At 6 A.M. we were still in Sheriff Joe Arpaio's jurisdiction. A guy was walking down a street carrying a case of Tecate, ready to face a blazing Wednesday in Phoenix.

Soon I spotted datura growing alongside Highway 17. Plaster dinosaurs, concrete teepees, and abandoned structures decorated with colorful graffiti – the new ruins – informed us that we were on our way to the Petrified Forest, the Painted Desert, and the Big Rez. At a rest stop, a sign warned: POISIONOUS SNAKES AND INSECTS INHABIT THIS AREA.

We were still in Arizona.

Then the road signs started to read like Zen koans: ZERO VISIBILITY POSSIBLE . . . GUSTY WINDS MAY EXIST . . . We had crossed over into New Mexico.

Sky City Casino sounded like something out of a reboot of Flash Gordon to me. Even here, infernal corporations are messing with our mythologies.

Los Lobos were playing at the Buffalo Thunder Casino.

Oddly, casinos blend into the eclectic/Native/Spanish colonial/Wild West/UFO New Mexico environment with its mountains that look like surrealistic sculpture gardens with pretty little graveyards.

These have to be the prettiest graveyards in the world. And they're everywhere.

I couldn't help imagining vampires and zombies rising from those colorful graves.

When the sun set, it made the storms clouds look like they were raining fire.

The neighborhood rooster was time-warped. He crowed late, and at various times during the day.

A cow mooed at dawn, though.

At least the rooster isn't crowing in the middle of the night – that would be scary . . .

But then this is the homeland of La Llorona and El Cucuy. There is even a local version of bigfoot. And that Internet Age media-upstart El Chupacabra keeps showing up in the mysterious New Mexico night.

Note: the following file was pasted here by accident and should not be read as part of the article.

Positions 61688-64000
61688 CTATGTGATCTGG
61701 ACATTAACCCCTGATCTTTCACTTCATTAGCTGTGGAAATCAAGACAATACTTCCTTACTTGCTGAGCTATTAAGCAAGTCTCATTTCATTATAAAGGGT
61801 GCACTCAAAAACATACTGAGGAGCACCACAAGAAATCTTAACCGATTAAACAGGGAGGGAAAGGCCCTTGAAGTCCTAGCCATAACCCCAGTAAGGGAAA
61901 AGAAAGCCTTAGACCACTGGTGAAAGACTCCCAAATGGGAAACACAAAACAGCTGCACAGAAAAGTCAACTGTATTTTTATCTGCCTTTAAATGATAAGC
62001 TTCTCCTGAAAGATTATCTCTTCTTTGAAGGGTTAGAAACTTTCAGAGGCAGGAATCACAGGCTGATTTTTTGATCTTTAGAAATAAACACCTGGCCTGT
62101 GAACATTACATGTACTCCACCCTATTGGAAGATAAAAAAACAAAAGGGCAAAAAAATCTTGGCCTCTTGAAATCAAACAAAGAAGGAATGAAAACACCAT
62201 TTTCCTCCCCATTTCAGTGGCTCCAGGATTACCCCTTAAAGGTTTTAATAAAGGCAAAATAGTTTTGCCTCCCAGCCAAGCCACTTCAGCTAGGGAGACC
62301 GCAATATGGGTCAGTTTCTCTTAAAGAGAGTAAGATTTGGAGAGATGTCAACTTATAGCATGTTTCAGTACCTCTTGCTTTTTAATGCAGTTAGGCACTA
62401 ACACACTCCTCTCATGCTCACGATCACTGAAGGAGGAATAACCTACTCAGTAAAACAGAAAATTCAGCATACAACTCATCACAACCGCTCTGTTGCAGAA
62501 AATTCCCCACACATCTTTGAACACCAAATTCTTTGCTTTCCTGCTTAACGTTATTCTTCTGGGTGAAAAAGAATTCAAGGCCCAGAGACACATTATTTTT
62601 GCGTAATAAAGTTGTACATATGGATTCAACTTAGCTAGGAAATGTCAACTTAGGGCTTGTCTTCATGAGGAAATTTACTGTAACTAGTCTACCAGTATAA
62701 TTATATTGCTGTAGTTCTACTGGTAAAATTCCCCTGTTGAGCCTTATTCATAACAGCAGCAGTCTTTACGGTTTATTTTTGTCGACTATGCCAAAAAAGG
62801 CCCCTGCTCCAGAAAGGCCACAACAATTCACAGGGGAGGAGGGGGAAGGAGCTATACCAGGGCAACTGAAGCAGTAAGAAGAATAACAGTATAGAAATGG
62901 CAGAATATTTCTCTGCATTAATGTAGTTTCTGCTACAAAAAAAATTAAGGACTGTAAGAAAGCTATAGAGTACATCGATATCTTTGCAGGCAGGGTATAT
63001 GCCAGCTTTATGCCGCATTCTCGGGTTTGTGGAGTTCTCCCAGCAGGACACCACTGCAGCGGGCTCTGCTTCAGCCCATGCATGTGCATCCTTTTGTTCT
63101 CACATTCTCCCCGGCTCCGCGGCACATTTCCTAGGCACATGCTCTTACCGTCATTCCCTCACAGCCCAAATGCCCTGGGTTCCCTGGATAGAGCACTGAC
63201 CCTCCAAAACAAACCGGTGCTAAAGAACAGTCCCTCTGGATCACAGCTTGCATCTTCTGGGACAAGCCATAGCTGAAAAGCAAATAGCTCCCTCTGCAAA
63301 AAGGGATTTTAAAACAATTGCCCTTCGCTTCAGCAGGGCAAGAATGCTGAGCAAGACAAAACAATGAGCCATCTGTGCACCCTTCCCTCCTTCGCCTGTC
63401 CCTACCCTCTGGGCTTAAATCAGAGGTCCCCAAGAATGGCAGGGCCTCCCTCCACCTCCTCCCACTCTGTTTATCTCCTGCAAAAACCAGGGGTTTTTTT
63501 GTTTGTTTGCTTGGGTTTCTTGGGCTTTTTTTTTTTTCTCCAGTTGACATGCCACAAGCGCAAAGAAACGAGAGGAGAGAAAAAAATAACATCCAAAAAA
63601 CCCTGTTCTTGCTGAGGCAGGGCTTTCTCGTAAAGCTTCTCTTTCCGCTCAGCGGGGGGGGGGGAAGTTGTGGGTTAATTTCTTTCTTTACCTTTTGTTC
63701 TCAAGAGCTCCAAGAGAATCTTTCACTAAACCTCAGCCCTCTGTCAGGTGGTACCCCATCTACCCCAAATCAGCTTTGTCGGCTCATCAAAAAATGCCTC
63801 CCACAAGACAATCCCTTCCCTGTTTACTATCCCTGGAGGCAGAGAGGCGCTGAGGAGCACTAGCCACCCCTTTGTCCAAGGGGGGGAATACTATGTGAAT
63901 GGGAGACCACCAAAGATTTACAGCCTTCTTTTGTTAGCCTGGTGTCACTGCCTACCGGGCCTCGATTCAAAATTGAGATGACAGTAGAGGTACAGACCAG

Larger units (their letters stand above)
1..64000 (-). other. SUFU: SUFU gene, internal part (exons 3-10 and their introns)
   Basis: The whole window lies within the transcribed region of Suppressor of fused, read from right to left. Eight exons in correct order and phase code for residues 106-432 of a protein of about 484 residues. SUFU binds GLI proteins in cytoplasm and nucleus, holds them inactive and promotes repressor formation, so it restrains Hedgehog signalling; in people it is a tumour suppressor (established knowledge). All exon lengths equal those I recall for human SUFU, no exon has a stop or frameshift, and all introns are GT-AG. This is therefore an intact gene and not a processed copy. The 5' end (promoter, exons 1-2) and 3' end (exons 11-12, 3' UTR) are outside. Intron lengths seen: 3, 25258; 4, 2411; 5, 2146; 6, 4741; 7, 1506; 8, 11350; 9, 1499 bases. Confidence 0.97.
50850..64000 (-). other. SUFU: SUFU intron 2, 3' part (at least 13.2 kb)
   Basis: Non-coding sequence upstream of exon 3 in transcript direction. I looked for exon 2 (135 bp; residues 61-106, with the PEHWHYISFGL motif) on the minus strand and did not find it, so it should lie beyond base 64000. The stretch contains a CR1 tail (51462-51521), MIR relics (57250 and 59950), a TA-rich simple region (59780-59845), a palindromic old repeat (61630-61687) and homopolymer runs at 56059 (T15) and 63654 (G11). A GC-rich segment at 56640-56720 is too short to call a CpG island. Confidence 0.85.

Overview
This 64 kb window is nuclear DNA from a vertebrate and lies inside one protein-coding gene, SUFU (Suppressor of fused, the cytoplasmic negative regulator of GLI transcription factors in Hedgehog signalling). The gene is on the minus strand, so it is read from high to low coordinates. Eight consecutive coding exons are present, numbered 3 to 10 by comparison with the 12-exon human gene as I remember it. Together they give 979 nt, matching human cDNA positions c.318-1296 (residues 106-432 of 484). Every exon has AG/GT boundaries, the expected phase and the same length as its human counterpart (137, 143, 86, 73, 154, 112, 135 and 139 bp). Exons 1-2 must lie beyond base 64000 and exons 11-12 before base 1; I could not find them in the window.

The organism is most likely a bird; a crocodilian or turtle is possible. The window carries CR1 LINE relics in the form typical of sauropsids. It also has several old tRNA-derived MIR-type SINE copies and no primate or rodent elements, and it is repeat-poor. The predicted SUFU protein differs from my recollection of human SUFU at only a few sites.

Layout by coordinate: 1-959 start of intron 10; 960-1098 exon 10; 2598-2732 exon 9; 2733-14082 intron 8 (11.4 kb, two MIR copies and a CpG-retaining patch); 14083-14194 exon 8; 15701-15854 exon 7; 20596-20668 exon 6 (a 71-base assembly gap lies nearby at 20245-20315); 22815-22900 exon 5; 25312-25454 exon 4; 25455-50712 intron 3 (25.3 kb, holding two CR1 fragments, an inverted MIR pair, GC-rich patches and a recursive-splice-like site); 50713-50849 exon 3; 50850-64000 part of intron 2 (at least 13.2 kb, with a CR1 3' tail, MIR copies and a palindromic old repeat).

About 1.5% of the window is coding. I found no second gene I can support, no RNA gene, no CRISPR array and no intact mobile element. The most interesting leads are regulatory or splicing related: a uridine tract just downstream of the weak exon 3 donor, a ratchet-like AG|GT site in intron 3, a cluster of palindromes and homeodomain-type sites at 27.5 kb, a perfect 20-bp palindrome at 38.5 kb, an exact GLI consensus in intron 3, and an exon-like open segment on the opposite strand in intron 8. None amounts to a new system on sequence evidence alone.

Coyotes visited us after midnight. They made different sounds than Arizona coyotes – I wasn't sure what they were at first. They seemed to be talking, and they had a lot to say.

Later, the cow mooed at the rising sun, again.

We saw the tiniest roadkill ever on the road to Española: some kind of rodent, in perfect condition. The vehicle must have just missed it, causing it to die of fright.

Graffiti told us that a twisty, tree-lined stretch of mountain neighborhood was the home of WILD BOYS! The exclamation point was part of the name.


Later in Española, another sign proudly announced that Blake's Lotaburger was NOW UNDER 24 HOUR SURVEILLANCE.

There's so much in New Mexico, you could spend several lifetimes exploring itSomething like cryptids, extraterrestrial visitors, paranormal phenomena, or strange rituals could go unnoticed, blending into the complicated landscape like the casinos.

A mad scientist could set up a shop here and avoid publicity. These rural neighborhoods that look more like enchanted forests than small towns. Huge dogs cut you off in on a dead-end street and bark into your windshield. They know how to keep secrets here.

If you're lucky you'll escape around the next blind curve into national park-ish panoramic vistas . . . where there are life-sized crosses on some of the gnarled hills.